The bond between Black College Football Hall of Famers James Harris and Ken Riley began in 1967 at the Orange Blossom Classic. A half a century later, that bond remains strong.
They squared off in Miami’s Orange Bowl as opposing quarterbacks in one of the most famous black-college games ever played. They advanced from there into the NFL as players, Harris as a quarterback and Riley as a cornerback. Then Harris went into NFL scouting and personnel and Riley into coaching and administration at his alma mater, Florida A&M.
Harris became the first African-American to open a professional season as a starting quarterback in 1969 with the Buffalo Bills. Then he became the first African-American quarterback to start a playoff game, the first to start a conference championship game, the first selected to a Pro Bowl and the first to win a conference passing title. He played 13 NFL seasons with the Bills, Rams and Chargers.
When Harris became personnel director of the Jacksonville Jaguars in 2003, he recalled sending scouts to Florida A&M for a pro day, when they bumped into Riley on campus. He intercepted 65 passes during a 15-year career with the Cincinnati Bengals. That places him second among pure cornerbacks in NFL history behind only Hall of Famer Dick “Night Train” Lane.
The logical question from the Jacksonville scouts – did Riley ever intercept their boss?
“When scouts come by, he’ll take them to his office and show them this board,” said Harris of a list of quarterbacks Riley intercepted. “He told the guys from Jacksonville, `Let me go back and see if his name is on my board.’ When they told me about it, I called back up there and told him to flip that board over and see how many times I went up top on him.”
Harris and Riley shared the same dream in college, Harris as the quarterback of Grambling and Riley as the quarterback of Florida A&M.
“We both wanted to play quarterback in the NFL,” Harris said. “But we came to a fork in the road. We both were asked to switch. He switched and I didn’t. But lucky for of us we were both able to have good careers in the NFL. Some day we hope to see him selected to the Pro Football Hall of Fame.”
We invited Harris to participate in our Talk of Fame Network “5 Games” podcast this week and he revisited the historical path he took in becoming the first African-American quarterback to succeed in the NFL. What Harris did with the Bills – and later the Rams – shattered a stereotype and opened the door for Warren Moon to become a Hall of Famer, Randall Cunningham to become an NFL passing champion and Doug Williams a Super Bowl champion.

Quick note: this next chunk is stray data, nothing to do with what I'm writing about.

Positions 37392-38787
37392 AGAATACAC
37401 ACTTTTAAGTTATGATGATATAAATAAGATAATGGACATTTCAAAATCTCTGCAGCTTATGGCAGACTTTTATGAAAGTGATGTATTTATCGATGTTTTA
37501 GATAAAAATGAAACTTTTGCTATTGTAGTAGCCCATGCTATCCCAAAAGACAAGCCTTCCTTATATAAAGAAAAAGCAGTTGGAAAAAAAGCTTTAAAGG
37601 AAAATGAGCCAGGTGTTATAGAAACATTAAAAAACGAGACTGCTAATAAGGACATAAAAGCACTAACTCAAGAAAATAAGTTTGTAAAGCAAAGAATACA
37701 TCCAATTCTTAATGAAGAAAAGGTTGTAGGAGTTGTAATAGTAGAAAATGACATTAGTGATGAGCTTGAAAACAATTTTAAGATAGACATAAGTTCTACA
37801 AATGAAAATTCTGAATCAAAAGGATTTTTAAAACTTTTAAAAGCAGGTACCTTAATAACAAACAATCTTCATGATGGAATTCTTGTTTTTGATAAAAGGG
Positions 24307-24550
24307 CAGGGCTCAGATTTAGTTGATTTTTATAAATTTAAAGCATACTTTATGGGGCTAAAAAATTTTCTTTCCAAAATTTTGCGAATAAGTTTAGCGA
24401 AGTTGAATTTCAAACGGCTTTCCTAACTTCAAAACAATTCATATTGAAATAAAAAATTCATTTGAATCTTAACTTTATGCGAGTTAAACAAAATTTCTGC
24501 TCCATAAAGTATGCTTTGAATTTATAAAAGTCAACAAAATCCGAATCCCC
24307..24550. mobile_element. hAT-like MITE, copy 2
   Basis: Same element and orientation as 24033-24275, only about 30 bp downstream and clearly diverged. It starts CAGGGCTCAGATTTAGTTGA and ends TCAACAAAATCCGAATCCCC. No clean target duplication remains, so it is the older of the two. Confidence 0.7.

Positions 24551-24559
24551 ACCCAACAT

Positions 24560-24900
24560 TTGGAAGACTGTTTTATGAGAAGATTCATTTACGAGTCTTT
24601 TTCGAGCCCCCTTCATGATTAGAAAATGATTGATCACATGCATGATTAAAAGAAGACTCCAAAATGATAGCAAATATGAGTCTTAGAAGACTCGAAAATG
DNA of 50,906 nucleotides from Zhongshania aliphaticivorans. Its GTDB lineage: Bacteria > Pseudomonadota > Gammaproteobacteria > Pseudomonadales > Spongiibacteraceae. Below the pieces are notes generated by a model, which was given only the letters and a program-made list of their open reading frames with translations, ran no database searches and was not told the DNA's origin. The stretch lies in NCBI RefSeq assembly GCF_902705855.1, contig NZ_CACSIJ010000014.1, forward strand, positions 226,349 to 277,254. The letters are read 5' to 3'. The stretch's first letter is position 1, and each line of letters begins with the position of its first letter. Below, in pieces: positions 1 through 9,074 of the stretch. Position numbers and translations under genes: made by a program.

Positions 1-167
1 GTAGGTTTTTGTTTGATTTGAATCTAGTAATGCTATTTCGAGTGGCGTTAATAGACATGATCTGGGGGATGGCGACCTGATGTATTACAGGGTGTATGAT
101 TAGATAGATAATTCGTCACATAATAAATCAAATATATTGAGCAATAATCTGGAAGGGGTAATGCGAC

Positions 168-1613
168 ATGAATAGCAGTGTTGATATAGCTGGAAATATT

Harris and his Tigers brought an 8-1 record into the 1967 Orange Blossom Classic, the traditional black college national title game played annually in the Orange Bowl. Riley and his Rattlers also brought an 8-1 record into the game. Grambling prevailed, 28-25, with Harris the game MVP.
Both were juniors at the time and became eligible for the NFL draft in 1969. Riley was selected in the sixth-round as a cornerback by the Bengals and Harris became an eight-round pick as a quarterback by the Bills. Harris moved up the ladder that summer in training camp from seventh on the depth chart to opening-day starter in his rookie season. They squared off on the field in each of their first two seasons.
“There was a bond,” Harris said. “Every time we played each other we got the chance to talk. It was heartwarming for me because Ken Riley and so many others wanted the chance to play quarterback, too. It always touched me that so many guys were denied an opportunity because they were black. There were many guys that I played against (in college) that were as good as some of the guys I played against in the NFL. It was always unfortunate that they didn’t get the chance that I got.”
Harris and Riley now live an hour apart in Florida. Harris played in Riley’s charity golf tournament this summer. Riley deserved a shot in the NFL as a quarterback as did Sandy Stephens, Jim Kearney, Jimmy Raye, Chuck Ealey, Eldridge Dickey, Cornelius Greene, Condredge Holloway and Tony Dungy – other African-American quarterbacks who had to either change positions in the NFL or go play in Canada.
“I think Ken Riley in today’s game would have made an (NFL) three-deep (at quarterback),” Harris said. “When we got the scouting report about Florida A&M the one thing I remember them saying about Ken Riley – he is dangerous. We cannot let him beat us. Ken Riley was more like a Russell Wilson-type. He was smart, he could throw the ball but he was dangerous if he ever got out of the pocket.”
There figure to be at least six African-American quarterbacks starting in the NFL this season. Football has come a long way since James Harris, Ken Riley and the 1967 Orange Blossom Classic.